Study of the effects of β-myrcene on rat fertility and general reproductive performance

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β-Myrcene (MYR) is a monoterpene found in the oils of a variety of aromatic plants including lemongrass, verbena, hop, bay, and others. MYR and essential oils containing this terpenoid compound are used in cosmetics, household products, and as flavoring food additives. This study was undertaken to investigate the effects of MYR on fertility and general reproductive performance in the rat. MYR (0, 100, 300 and 500 mg/kg) in peanut oil was given by gavage to male Wistar rats (15 per dose group) for 91 days prior to mating and during the mating period, as well as to females (45 per dose group) continuously for 21 days before mating, during mating and pregnancy, and throughout the period of lactation up to postnatal day 21. On day 21 of pregnancy one-third of the females of each group were submitted to cesarean section. Resorption, implantation, as well as dead and live fetuses were counted. All fetuses were examined for external malformations, weighed, and cleared and stained with Alizarin Red S for skeleton evaluation. The remaining dams were allowed to give birth to their offspring. The progeny was examined at birth and subsequently up to postnatal day 21. Mortality, weight gain and physical signs of postnatal development were evaluated. Except for an increase in liver and kidney weights, no other sign of toxicity was noted in male and female rats exposed to MYR. MYR did not affect the mating index (proportion of females impregnated by males) or the pregnancy index (ratio of pregnant to sperm-positive females). No sign of maternal toxicity and no increase in externally visible malformations were observed at any dose level. Only at the highest dose tested (500 mg/kg) did MYR induce an increase in the resorption rate and a higher frequency of fetal skeleton anomalies. No adverse effect of MYR on postnatal weight gain was noted but days of appearance of primary coat, incisor eruption and eye opening were slightly delayed in the exposed offspring. On the basis of the data presented in this paper the no-observed-adverse-effect level (NOAEL) for toxic effects on fertility and general reproductive performance can be set at 300 mg of β- myrcene/kg body weight by the oral route.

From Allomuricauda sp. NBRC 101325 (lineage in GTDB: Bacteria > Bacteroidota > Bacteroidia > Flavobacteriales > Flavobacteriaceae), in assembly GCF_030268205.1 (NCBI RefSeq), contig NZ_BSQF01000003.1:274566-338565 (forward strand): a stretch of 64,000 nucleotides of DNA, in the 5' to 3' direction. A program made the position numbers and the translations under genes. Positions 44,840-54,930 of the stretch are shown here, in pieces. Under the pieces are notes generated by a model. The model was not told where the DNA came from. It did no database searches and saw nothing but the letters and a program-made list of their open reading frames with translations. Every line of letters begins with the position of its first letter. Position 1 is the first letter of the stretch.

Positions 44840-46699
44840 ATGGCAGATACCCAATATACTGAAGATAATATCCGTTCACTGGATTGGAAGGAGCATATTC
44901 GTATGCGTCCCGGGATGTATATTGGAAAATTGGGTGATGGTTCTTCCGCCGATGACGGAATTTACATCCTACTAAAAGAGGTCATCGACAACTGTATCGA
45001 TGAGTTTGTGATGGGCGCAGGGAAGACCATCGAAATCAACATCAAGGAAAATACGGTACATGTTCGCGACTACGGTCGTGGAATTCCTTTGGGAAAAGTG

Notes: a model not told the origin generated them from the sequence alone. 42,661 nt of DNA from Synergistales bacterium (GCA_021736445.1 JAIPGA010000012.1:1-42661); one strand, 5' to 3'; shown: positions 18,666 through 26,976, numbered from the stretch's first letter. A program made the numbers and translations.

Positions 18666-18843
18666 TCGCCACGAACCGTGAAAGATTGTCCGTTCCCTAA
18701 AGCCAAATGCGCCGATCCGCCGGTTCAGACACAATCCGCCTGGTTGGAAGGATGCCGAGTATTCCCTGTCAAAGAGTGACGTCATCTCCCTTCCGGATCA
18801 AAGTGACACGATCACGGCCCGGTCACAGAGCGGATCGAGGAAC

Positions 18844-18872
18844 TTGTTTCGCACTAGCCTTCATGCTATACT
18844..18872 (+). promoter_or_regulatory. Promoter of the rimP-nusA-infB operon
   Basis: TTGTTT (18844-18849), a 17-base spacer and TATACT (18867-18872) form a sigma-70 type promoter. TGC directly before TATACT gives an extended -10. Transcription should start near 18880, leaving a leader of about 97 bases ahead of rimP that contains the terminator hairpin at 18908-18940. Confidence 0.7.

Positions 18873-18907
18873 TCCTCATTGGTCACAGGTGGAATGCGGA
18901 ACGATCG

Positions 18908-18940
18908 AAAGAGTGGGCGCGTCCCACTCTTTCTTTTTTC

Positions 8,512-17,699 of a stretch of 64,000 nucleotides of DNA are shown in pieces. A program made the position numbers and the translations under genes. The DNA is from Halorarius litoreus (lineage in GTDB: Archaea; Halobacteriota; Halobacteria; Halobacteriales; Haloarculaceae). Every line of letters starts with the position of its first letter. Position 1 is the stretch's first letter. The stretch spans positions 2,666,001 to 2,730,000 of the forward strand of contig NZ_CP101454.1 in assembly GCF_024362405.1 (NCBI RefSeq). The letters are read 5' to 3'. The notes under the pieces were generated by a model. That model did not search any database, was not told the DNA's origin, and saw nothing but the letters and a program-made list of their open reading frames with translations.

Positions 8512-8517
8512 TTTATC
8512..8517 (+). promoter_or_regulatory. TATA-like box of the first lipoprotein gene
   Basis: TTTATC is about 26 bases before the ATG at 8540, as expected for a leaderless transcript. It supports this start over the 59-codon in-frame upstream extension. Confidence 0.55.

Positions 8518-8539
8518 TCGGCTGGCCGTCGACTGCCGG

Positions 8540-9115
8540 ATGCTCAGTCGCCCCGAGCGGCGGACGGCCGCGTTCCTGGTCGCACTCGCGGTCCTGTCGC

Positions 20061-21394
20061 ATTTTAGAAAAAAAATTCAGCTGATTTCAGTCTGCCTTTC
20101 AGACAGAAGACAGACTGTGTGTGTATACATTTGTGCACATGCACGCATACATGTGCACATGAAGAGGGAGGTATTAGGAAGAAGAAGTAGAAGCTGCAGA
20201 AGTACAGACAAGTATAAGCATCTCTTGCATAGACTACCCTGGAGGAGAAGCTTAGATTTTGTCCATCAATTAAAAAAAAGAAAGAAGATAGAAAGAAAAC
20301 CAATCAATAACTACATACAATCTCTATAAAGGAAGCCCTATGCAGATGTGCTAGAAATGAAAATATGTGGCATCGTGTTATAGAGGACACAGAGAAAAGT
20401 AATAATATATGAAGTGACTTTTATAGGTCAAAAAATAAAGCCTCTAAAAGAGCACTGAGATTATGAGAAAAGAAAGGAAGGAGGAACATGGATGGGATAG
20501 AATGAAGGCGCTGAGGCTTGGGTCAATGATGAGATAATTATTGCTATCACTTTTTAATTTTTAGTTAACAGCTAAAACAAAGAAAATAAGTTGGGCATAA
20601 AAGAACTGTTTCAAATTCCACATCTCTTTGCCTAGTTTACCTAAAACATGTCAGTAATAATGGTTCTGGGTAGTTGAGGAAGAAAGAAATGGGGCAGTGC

Paumgartten, F. J. R., De-Carvalho, R. R., Souza, C. A. M., Madi, K., & Chahoud, I. (1998). Study of the effects of β-myrcene on rat fertility and general reproductive performance. Brazilian Journal of Medical and Biological Research, 31(7), 955–965.

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